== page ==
Imagine your ideal self
If you had the power to transform yourself, how would you want to look? Use your imagination and try to envision an ideal version of yourself. What would this identity wear? How would their hair be styled? What would people call them?
No matter what you picture, this fictional version of yourself doesn’t have to be a fantasy. If an imagined self-identity doesn’t match up with how you currently express yourself, you can begin to reinvent your image however you’re comfortable.
Let yourself experiment
Gender questioning is normal, and it’s okay if you don’t figure out your gender identity right away. Give yourself a chance to experiment and try expressing your gender in different ways.
You can try out a new style of clothing, start or stop wearing makeup, or ask your friends, family members, and teachers to refer to you with a different pronoun. Gender identity isn’t static, and it’s okay to change your mind as you try different things.
Seek out supportive environments
Having support while you’re questioning your identity is essential. It can help you feel safe and more confident as you begin to express yourself in new and different ways.
Many people find they’re very anxious when unsure of and exploring their gender identity. When you surround yourself with people who accept you, questioning your gender is less likely to become a source of anxiety. You’ll feel more comfortable trying out new things. Eventually, you’ll figure out how you really want to express yourself in a way that makes you feel like, well, you.
When to Seek Help
Questioning gender identity isn’t something to ever be ashamed of. That said, if your current gender expression is causing you psychological distress, it might be time to seek professional help and treatment.
Some people experience what’s known as gender dysphoria, a marked and upsetting disconnect between biological sex and gender identity. People with gender dysphoria may feel uncomfortable in their bodies and strongly desire to be another gender.
Although gender dysphoria isn’t a diagnosable mental health condition, people may experience mental health symptoms if they don’t receive treatment. These symptoms may include:
- Substance abuse
- Suicide ideation (research shows a clear link between gender dysphoria and a higher risk of suicide)
This makes it all the more important for people with gender dysphoria to get help and guidance in managing their symptoms.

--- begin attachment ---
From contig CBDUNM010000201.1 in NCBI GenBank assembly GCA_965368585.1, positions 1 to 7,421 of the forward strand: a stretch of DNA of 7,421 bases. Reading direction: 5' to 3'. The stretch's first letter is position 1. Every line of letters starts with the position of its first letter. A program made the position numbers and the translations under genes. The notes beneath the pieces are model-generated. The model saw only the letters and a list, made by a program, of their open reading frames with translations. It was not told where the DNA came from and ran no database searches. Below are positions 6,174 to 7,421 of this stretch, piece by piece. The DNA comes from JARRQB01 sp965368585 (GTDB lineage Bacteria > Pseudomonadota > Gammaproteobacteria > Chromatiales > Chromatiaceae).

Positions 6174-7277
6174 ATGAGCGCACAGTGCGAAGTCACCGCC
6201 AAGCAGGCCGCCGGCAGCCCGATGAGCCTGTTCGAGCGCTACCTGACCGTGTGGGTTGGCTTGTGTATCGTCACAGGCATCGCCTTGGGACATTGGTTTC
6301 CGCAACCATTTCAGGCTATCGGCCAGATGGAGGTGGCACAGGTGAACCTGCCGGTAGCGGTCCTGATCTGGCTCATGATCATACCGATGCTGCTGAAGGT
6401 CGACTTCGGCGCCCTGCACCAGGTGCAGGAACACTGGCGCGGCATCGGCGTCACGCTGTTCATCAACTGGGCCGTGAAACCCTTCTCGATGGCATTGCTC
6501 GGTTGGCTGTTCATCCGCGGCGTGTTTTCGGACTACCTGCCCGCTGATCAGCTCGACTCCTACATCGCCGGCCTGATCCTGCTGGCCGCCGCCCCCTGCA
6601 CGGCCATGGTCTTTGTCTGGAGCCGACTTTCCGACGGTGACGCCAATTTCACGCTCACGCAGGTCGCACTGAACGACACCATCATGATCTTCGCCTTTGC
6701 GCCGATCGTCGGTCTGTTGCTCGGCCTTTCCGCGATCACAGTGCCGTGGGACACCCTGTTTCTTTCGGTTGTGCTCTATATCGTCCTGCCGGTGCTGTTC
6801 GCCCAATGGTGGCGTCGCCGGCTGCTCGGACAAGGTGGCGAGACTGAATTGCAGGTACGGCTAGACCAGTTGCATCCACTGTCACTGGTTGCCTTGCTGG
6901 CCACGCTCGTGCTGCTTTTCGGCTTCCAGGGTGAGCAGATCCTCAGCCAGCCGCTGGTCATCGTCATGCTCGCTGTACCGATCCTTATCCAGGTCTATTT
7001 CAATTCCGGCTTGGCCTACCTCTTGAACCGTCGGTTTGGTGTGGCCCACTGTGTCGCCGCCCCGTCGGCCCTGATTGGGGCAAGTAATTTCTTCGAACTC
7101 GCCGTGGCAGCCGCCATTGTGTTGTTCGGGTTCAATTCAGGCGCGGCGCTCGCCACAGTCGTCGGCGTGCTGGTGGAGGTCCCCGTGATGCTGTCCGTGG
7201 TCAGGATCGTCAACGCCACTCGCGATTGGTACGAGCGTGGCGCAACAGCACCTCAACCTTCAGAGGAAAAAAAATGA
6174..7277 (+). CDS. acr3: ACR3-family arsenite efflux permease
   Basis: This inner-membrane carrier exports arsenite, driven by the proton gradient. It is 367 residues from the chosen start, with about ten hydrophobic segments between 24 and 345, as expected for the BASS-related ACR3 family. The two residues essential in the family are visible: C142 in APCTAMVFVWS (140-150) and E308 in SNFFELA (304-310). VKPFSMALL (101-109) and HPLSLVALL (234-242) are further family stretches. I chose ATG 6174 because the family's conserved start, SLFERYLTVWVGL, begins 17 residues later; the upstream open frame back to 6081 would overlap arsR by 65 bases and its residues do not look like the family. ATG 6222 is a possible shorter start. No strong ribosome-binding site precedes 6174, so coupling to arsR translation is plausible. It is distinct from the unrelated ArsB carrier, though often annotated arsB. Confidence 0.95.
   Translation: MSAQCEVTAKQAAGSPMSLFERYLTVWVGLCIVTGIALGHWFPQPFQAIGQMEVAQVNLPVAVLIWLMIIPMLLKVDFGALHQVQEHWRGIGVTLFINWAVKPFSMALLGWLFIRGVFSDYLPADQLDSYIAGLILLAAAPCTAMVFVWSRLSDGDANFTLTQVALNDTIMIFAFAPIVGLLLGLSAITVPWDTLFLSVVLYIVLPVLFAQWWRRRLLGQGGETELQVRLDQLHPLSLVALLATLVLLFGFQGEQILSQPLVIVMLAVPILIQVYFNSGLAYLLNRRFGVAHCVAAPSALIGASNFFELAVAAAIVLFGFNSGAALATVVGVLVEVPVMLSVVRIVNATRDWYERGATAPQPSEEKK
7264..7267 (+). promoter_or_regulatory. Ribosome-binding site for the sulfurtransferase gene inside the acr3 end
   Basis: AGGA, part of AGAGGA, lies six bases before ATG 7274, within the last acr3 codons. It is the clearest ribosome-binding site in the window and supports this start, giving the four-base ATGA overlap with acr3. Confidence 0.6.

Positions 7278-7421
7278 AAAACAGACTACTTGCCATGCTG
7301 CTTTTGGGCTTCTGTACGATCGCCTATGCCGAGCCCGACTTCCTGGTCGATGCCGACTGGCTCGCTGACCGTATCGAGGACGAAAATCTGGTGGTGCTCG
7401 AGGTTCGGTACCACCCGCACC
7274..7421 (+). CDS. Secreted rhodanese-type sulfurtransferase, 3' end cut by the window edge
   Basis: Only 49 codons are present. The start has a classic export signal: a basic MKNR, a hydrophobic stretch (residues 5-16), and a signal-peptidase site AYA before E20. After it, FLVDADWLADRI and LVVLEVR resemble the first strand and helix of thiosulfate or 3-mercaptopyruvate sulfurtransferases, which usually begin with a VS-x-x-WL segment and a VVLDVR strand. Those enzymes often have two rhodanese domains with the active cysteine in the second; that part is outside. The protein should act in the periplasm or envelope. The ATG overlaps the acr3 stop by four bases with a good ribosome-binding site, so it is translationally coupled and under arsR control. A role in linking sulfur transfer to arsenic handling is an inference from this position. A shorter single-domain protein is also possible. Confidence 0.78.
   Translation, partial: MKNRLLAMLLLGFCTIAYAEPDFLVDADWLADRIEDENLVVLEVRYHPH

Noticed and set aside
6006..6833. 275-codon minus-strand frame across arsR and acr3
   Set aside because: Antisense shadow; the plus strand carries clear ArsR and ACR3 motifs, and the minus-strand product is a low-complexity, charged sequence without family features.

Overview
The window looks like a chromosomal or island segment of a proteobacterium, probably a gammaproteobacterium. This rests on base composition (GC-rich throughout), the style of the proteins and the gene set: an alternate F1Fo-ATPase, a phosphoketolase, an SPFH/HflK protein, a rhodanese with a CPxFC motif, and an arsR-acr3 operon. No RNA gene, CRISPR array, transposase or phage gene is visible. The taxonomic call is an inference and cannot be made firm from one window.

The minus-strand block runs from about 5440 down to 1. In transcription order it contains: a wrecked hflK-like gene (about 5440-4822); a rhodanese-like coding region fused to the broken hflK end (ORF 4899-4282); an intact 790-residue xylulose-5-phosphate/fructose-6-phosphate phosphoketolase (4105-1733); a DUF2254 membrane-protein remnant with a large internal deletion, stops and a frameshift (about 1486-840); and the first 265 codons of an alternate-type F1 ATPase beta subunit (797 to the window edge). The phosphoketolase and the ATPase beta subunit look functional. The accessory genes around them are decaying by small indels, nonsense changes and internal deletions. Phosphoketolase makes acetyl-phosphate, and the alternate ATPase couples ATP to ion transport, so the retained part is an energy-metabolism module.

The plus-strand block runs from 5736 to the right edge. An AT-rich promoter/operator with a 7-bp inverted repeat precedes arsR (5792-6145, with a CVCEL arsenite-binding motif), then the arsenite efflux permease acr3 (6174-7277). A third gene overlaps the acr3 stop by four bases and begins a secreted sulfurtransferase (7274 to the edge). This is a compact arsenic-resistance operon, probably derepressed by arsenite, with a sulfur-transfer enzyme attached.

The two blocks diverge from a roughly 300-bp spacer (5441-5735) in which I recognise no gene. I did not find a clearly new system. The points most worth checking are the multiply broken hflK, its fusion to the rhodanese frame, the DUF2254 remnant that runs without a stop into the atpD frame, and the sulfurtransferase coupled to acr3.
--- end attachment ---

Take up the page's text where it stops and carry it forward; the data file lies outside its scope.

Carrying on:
Gender-affirming therapy with support from a gender therapist can significantly reduce feelings of depression and anxiety in people struggling with gender identity. It can allow them to figure out how to express their gender in a way they feel comfortable.
Overwhelmingly, when people feel supported as they begin questioning gender identity, it’s possible to dramatically decrease some or all of the mental and emotional distress that’s often associated with the process.
Gender identity can be complex, and you shouldn’t feel worried if you’ve been questioning how you identify. At the same time, you also shouldn’t hesitate to seek help if your current gender expression is causing you any form of anguish or distress. A professional can talk to you about your gender identity and help you decide if gender-affirmative therapy and treatment might be right for you. Seeking in-person or online therapy can help you explore your identity in a safe space.
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3. Garg G, Elshimy G, Marwaha R. Gender Dysphoria. Ncbi.nlm.nih.gov. https://www.ncbi.nlm.nih.gov/books/NBK532313/. Published 2022. Accessed June 7, 2022.
4. García-Vega E, Camero A, Fernández M, Villaverde A. Suicidal ideation and suicide attempts in persons with gender dysphoria. Psicothema. 2018;30(3):283-288. doi: 10.7334/psicothema2017.438. https://doi.org/10.7334/psicothema2017.438. https://www.psicothema.com/pi?pii=4483. Accessed June 7, 2022.
5. Olson K, Durwood L, DeMeules M, McLaughlin K. Mental Health of Transgender Children Who Are Supported in Their Identities. Pediatrics. 2016;137(3). doi:10.1542/peds.2015-3223. https://publications.aap.org/pediatrics/article-abstract/137/3/e20153223/81409/Mental-Health-of-Transgender-Children-Who-Are?redirectedFrom=fulltext?autologincheck=redirected. Accessed June 7, 2022.